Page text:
Inclusive education, and the Three Block Model is a vision, an imagination – a belief system.
Not in the exact pieces or steps or even blocks – they will continue to evolve and grow – but in the hearts of those in classrooms across this country working to make it come to life, to make inclusion come to life.
It is the imagination to flexibly implement it in such wide ranging settings as remote First Nations community schools, urban inner city high schools, and private preparatory academies.
It is a belief that it can be done.
I look forward to 2013 - to seeing that vision of a truly, interactively inclusive school system come to being.
For all the challenges and issues and debates, every teacher in Newton, Connecticut on December 14th, 2012, put themselves between their students and the bullets being fired from an automatic weapon. Every teacher I know would do the same. In the end, they are all our kids. That is the essence of inclusive education. Every child, and every teacher, counts. Everyone belongs.
May we never need such a brutal reminder again.
...at least, the first draft is :)
This book discusses the ways in which the role of the RT changes in a universally designed, inclusive school system, and current policy across Canada in this regard. It lays out the skills and knowledge necessary for RT's to support the implementation of the Three Block Model, including consultation skills, collaborative practice, neurodevelopmental and behavioral assessment, the designing of IEP's, and how to include students with significant disabilities in a UDL classroom. Like the first book, this is not just a theoretical discussion - it is a professional development book intended to be practical. The book uses case studies, work and assessment samples, and video clips to teach resource teachers how to conduct cognitive and behavioral assessments, build learning profiles and design IEP's in new ways that truly support social and academic inclusion. Look for it in 2013!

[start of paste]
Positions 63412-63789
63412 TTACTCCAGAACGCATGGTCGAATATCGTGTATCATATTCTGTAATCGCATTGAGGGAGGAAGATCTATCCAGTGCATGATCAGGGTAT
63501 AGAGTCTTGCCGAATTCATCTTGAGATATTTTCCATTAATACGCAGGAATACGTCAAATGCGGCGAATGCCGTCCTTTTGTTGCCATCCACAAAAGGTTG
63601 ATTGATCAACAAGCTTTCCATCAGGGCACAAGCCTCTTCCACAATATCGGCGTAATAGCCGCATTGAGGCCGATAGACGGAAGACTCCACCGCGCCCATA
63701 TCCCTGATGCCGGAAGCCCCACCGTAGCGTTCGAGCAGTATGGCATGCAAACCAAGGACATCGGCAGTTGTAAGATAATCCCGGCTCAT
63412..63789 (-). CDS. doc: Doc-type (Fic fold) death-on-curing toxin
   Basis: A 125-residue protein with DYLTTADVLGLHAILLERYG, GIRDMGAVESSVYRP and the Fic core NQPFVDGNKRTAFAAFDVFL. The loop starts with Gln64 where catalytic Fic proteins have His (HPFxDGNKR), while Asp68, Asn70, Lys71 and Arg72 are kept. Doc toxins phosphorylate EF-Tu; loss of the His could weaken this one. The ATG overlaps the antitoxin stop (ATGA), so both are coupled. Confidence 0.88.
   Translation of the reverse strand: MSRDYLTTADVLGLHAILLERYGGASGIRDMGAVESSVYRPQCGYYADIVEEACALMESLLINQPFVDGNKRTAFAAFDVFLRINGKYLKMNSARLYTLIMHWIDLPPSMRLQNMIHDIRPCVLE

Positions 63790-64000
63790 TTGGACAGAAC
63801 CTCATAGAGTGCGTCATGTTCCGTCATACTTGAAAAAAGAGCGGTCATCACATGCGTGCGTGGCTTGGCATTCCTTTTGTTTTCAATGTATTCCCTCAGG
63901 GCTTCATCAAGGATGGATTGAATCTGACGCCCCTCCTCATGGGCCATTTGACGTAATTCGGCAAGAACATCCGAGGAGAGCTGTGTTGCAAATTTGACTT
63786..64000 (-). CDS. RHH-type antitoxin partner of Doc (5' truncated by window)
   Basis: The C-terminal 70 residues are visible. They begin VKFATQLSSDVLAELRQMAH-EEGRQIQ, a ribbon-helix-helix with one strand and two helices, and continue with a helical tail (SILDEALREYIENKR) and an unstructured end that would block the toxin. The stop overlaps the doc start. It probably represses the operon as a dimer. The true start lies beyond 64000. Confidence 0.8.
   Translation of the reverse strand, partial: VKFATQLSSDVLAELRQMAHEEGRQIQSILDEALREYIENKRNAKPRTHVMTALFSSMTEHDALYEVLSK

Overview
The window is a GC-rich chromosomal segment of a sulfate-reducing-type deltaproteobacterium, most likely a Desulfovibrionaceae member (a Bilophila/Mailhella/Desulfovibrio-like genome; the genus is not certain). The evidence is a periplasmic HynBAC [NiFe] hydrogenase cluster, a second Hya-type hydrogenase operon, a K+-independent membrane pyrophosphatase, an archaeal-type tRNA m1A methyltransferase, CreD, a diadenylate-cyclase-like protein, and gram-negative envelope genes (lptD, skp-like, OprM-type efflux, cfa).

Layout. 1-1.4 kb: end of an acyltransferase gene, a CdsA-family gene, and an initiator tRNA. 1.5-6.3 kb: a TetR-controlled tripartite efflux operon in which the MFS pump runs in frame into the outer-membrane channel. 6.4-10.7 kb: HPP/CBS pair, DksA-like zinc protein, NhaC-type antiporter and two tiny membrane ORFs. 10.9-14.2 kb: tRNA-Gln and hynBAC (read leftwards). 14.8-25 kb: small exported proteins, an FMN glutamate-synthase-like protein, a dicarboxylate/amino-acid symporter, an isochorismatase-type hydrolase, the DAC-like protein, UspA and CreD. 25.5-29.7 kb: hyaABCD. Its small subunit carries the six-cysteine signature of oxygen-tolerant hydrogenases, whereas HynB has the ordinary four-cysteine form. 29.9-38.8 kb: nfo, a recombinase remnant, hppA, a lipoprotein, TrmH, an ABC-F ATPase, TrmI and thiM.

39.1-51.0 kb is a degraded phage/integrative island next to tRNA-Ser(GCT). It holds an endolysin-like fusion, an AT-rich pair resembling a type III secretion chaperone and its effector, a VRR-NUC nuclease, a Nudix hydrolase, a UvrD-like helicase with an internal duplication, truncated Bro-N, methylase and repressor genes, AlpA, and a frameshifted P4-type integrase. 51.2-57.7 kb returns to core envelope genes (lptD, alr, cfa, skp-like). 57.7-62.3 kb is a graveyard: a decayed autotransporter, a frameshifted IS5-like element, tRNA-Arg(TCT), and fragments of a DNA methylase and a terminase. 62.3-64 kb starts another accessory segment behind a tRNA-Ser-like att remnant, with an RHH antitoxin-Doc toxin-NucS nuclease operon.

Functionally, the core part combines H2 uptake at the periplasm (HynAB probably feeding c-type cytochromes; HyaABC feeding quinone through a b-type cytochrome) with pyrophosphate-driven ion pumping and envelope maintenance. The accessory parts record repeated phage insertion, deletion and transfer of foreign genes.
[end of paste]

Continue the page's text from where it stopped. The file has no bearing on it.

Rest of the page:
Heartbroken over the news of the school shooting, I taught kindergarten, can't get the image out of my mind. We had mentally ill parents at schools I worked in too - but they did not have access to guns. Mental illness is a tragedy, and we can have compassion for those who suffer from it, but giving them access to guns is the craziest of all. When will America protect her children instead of her hunters? They were just babies...
Headed to Rossburn collegiate, a high school working on implementing the Three Block Model of UDL. I am going to spend the next two days learning from them about how it's working, and work alongside them to figure out the challenges! Love this work...
Teachers' Inspire Me
Today I did a workshop for the staff of Binscarth school, a small rural K-8 school a four hour drive from Winnipeg. They had asked me to come out and work with them, but I was unable to find the time to drive out and do so this term. These teachers were so motivated to learn, to make a difference for their students - that they drove in on a Saturday to meet with me. That's 8 hours of driving, and giving up a Saturday at the end of term when everyone is tired...
I am just so moved by their dedication to their students. Kudos to you Binscarth teachers!
I am an assistant professor at the University of British Columbia in Inclusive Education, and the developer of the Three Block Model of Universal Design for Learning.